Slowing Down to Enjoy Literature Once Again

My baking craze has slowed down quite a bit because I’ve turned to reading these past several weeks:  The Underground Railroad (2017 Pulitzer Prize winner) by Colson Whitehead…The Nickel Boys, 2020 Pulitzer Prize winner also by Colson Whitehead…This Much I Know Is True by Wally Lamb…The Fire Next Time by James Baldwin (a must-read to begin grasping the meaning of black Americans’ demand for justice in an unjust society)…and currently fascinated with The Overstory:  A Novel by Richard Powers.

Ending Comments

I believe I’m quite fortunate to be elderly during this pandemic.  As a retiree who lives alone with an elderly dog and an aging cat, I do not have to deal with the craziness of juggling work and children that millions of others must face, plus I will not lose my job.  I bake, work in the garden, read, watch things on Netflix and Amazon Prime, Zoom with a few folks, gather with gal pals outside where we chat about life and world events while socially distanced, and I get to visit my mom twice a week.

But I also weep for the suffering others around the world must endure. I read and watch the news every day to witness and learn what is happening to others around the world during this time of COVID 19. News of world events are at my fingertips one click at a time. It is overwhelmingly tragic and frustrating.

I weep and I feel guilty.

 

Winston and Cinnamon 080920

Winston, the cat and Cinnamon, the dog chilling while I watch the evening news Aug. 8. 2020

 

 

 

 

About jjmummert

Just another voice in the wilderness from someone who's lived on this planet for over 70 years and faces permanent residency on Planet Elderly. Update: As of March 2, 2017, I turned 70. I'm now an official resident of Planet Elderly. Dad passed away September 22, 2016. In late March 2017 I was able to move Mom closer to me where she resided at a memory care assisted living community until being downsized to a skilled nursing senior community in October 2018 in Columbia, Missouri. I view the Parental Journal entries as part therapy, part family history, sort of a case study of our family's journey with dementia. It's quite an adventure. Recommended readings for others who have loved ones who live with some form of dementia: The 36-Hour Day; the website: https://www.agingcare.com/ ; https://www.alz.org/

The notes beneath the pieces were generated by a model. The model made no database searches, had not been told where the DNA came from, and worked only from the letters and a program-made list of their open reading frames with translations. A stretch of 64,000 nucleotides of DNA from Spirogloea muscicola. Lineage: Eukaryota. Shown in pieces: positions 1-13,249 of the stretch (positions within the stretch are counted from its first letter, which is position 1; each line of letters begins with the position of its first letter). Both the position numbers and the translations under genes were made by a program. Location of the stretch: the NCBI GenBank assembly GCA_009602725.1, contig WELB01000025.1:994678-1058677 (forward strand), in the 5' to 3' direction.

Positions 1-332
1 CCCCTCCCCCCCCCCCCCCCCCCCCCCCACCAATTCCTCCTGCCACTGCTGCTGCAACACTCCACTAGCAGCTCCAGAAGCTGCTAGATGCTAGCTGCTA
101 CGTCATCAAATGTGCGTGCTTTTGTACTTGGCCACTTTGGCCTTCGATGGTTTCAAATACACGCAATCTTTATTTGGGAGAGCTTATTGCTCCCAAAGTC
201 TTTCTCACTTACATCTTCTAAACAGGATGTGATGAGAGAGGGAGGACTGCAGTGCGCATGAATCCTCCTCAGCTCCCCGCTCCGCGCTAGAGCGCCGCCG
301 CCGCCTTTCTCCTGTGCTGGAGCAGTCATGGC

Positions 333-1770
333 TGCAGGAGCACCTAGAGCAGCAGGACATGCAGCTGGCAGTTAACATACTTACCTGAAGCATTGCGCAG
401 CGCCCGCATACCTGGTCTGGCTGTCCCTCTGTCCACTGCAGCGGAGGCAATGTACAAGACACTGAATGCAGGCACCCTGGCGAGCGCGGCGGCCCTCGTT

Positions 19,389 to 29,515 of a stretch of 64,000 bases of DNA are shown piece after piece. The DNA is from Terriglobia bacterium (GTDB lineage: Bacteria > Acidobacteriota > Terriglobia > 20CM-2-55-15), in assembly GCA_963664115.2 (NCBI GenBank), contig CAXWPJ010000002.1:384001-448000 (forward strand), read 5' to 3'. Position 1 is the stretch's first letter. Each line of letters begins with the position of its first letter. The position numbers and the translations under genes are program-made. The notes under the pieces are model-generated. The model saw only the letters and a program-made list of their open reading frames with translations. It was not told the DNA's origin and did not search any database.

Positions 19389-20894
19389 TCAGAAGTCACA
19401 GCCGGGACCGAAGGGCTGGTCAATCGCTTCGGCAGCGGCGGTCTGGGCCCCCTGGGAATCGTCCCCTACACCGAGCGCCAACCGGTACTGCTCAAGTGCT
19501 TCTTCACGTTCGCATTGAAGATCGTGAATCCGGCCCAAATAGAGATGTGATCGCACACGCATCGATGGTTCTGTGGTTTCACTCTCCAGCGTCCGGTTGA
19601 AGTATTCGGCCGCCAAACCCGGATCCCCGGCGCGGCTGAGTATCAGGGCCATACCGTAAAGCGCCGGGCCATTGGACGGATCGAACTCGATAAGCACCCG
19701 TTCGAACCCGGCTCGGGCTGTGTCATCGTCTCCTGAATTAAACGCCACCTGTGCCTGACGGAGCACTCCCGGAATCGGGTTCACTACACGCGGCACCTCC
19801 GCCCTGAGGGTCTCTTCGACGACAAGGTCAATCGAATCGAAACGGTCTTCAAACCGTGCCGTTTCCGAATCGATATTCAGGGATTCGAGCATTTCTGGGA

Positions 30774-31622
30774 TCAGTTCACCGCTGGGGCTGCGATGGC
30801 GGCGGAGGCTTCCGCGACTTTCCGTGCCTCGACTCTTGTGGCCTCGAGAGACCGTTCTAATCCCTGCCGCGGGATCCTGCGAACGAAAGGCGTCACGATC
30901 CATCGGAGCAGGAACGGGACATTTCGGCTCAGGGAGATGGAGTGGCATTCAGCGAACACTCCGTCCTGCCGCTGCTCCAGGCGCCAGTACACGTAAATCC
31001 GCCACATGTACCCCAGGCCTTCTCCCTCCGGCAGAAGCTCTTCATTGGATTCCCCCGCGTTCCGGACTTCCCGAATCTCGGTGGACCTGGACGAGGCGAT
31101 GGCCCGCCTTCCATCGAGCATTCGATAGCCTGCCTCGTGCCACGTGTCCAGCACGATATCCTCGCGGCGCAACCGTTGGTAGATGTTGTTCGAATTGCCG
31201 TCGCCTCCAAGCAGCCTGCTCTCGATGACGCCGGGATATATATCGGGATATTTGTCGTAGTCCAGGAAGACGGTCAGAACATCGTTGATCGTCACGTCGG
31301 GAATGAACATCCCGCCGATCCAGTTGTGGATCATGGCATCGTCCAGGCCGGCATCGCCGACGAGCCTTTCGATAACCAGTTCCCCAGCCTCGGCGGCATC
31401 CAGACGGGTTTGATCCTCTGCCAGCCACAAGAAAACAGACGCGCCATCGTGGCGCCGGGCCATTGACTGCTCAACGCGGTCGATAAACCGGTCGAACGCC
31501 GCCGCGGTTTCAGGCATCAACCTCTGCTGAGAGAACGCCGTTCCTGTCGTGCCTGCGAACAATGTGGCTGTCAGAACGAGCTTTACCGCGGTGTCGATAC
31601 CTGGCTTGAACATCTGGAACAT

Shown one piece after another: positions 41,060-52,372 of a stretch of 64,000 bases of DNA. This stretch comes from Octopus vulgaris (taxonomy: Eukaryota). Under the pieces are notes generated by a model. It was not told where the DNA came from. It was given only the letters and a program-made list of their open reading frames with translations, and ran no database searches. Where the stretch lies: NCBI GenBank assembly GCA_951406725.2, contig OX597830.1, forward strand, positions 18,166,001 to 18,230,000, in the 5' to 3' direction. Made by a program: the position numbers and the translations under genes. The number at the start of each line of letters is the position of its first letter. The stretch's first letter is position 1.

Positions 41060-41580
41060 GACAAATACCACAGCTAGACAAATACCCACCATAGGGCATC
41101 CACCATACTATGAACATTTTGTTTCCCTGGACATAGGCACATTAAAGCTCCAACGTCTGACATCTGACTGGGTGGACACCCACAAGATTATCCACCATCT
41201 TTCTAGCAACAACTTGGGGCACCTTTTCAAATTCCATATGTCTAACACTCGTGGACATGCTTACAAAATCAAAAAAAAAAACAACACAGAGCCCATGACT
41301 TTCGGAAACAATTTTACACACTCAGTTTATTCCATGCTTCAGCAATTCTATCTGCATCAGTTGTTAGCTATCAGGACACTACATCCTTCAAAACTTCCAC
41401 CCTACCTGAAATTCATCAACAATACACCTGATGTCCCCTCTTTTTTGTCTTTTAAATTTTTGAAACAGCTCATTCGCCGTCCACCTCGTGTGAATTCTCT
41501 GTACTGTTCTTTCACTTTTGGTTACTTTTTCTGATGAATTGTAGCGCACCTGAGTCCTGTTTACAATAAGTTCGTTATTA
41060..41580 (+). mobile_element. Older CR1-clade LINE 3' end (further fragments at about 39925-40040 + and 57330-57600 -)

This entry was posted in Pandemic Times and tagged , , , , , , , , , , , , , . Bookmark the permalink.

Leave a Reply

Fill in your details below or click an icon to log in:

WordPress.com Logo

You are commenting using your WordPress.com account. Log Out /  Change )

Google photo

You are commenting using your Google account. Log Out /  Change )

Twitter picture

You are commenting using your Twitter account. Log Out /  Change )

Facebook photo

You are commenting using your Facebook account. Log Out /  Change )

Connecting to %s

This site uses Akismet to reduce spam. Learn how your comment data is processed.